One of my facilitators and I did 3 more home visits today for Lulu project. We've been pretty slow about getting them done and, considering we start our bi-weekly meetings this Saturday, I guess my goal of seeing everyone before then won't happen. Oh well, things happen in their own time so I know it'll all get done eventually.
I love visiting people's houses, though. It's a great opportunity to really understand the way of living here. And Tanzanians see guests as a blessing, so people are always really nice and welcoming when I stop by, even if just for a minute. I admit that I'm not very good at doing that unless prompted, so it's good for me to be pushed a little into doing it.
One of the participants that we visited today, a 20 year old girl, just had a baby this week. I knew that she was pregnant but I didn't put two and two together that that's whose house we were going to until we got there. We were brought into their living room/bedroom and told to have a seat. There was a bed on one end of the small room and a chair on the other. It wasn't until I sat down on the chair next to the bed that I realized someone was sleeping in it! I was a little surprised, but not completely because I know that space is limited in a lot of homes and people want visitors even when someone is sick. So I've been in similar situations before, but it's still a surprise to see someone moving around before my eyes have adjusted to the dark room. After we exchanged greetings with the family we realized that the "sick person" in the bed was actually the Lulu participant and laying next to her swaddled in a bunch of fabric was her teeny, tiny little daughter.
The new mother eventually sat up and participated in conversation with us and I was able to take this picture of her and her baby.
I don't yet know very much about this girls' story but I understand that the baby's father will most likely not be in the picture to contribute financially to raising the little one. Unfortunately, that's the story of so many women here. The good news is that much like in many other parts of the world, families in Tanzania are large and everyone helps out, so she lives in a home with her extended family who have created what looks to me to be a loving home for her and her baby. Unfortunately, the family income is quite low (the guardian sells rice in town) and with little schooling, girls like this one will have a hard time getting ahead for her and her daughter.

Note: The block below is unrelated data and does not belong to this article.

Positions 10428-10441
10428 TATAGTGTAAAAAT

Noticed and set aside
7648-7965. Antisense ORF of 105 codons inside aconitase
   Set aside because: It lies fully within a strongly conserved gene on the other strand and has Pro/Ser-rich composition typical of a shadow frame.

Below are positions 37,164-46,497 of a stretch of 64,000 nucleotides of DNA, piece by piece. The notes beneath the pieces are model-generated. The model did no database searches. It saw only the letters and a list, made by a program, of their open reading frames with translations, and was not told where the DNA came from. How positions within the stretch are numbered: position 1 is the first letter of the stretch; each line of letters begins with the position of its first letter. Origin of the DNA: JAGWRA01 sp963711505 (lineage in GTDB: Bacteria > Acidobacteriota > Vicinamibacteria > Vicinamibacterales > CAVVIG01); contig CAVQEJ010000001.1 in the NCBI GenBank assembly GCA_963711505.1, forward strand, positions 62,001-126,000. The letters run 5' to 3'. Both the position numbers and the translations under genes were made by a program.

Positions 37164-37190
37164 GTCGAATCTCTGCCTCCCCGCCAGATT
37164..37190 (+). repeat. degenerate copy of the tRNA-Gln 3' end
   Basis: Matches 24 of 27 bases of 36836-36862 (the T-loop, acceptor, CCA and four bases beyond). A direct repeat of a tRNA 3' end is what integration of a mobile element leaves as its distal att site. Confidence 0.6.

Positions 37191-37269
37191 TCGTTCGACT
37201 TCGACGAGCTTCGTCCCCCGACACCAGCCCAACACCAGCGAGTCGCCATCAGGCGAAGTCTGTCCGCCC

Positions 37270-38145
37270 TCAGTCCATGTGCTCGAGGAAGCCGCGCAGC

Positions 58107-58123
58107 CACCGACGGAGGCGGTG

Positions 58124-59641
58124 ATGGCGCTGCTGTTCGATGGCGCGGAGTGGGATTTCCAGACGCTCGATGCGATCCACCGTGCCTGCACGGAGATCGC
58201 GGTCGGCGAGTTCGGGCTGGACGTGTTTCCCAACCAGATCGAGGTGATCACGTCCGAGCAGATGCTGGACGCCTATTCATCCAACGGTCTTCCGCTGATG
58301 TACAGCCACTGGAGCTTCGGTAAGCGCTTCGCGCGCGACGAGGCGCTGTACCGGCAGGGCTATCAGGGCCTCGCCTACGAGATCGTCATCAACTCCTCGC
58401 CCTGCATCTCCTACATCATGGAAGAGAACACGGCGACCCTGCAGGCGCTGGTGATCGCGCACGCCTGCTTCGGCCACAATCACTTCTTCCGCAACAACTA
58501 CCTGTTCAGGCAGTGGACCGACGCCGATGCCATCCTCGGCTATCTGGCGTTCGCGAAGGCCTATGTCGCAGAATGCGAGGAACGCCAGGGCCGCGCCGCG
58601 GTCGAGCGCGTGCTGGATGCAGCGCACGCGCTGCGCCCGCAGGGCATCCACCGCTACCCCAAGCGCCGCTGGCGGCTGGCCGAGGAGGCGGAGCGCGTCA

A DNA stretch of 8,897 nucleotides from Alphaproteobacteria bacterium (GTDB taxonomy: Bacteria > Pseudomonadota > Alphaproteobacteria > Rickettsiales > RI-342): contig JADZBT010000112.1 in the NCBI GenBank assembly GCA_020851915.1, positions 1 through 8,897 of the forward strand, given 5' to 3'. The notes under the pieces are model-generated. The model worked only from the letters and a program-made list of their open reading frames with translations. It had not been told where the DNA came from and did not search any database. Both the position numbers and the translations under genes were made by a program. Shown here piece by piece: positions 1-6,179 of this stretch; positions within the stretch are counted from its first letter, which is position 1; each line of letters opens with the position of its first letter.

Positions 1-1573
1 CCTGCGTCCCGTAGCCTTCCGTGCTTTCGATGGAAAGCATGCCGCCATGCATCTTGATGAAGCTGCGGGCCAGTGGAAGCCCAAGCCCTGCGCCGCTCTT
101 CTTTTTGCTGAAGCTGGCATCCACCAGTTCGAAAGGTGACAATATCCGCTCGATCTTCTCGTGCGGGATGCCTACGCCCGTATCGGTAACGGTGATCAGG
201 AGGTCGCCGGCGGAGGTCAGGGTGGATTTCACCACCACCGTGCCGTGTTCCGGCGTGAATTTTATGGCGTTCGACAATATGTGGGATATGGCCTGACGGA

Lulu project will teach this girl and other participants about how to care for themselves and their children's health. Information about clean food, water and sanitation; diseases; bacterias; etc. will help them to stay healthy. Small business skills such as how to plan a business that covers their expenses, how to research the market to get profitable ideas, and how to budget and save money will help her to take care of her family's needs and hopefully help them to achieve a stable life. Finally, life skills such as self esteem, cooperation, healthy relationships and family planning will help her to navigate the difficult world that she and her daughter live in so that she knows that she is of value and is making a valuable contribution to society.
Since today is Giving Tuesday*, please consider making a donation to our work through Maryknoll Lay Missioners or to the organization as a whole, which places missioners in Africa, Asia and Latin America to work alongside the worlds' poor and needy.
In the meantime, I can't wait to hold this young woman's baby girl again next Saturday, because I have no doubt she'll bring her along to our first meeting!
*Or, you can consider donating any time of the year. I'm not limiting this to just today. ;)